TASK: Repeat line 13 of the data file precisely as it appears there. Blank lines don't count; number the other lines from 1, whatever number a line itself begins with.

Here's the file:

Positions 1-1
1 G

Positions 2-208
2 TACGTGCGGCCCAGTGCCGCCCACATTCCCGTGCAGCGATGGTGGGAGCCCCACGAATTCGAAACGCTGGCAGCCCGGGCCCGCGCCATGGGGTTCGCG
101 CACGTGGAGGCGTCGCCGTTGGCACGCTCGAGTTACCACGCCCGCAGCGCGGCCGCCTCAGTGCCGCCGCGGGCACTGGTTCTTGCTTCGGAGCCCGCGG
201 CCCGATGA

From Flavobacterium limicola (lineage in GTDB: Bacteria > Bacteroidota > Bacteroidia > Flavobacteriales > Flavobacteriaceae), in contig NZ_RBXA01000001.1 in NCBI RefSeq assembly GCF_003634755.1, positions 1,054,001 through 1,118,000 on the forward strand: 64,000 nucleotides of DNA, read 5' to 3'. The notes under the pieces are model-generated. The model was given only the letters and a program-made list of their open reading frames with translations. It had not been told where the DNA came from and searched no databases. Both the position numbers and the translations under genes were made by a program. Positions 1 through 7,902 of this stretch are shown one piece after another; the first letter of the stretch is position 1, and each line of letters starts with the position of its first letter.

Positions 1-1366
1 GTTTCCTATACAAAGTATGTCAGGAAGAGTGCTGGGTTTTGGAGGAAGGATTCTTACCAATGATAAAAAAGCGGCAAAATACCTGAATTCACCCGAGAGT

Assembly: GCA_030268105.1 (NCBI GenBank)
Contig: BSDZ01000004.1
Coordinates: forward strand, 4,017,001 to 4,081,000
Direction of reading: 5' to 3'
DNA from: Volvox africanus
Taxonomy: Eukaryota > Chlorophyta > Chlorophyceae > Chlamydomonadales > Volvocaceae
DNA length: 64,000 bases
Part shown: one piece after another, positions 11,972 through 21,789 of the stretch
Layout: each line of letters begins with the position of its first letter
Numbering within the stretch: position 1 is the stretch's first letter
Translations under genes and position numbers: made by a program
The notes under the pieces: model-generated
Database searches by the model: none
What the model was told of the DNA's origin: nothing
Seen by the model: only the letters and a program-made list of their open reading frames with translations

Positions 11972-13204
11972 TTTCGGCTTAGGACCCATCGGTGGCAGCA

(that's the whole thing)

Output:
Direction of reading: 5' to 3'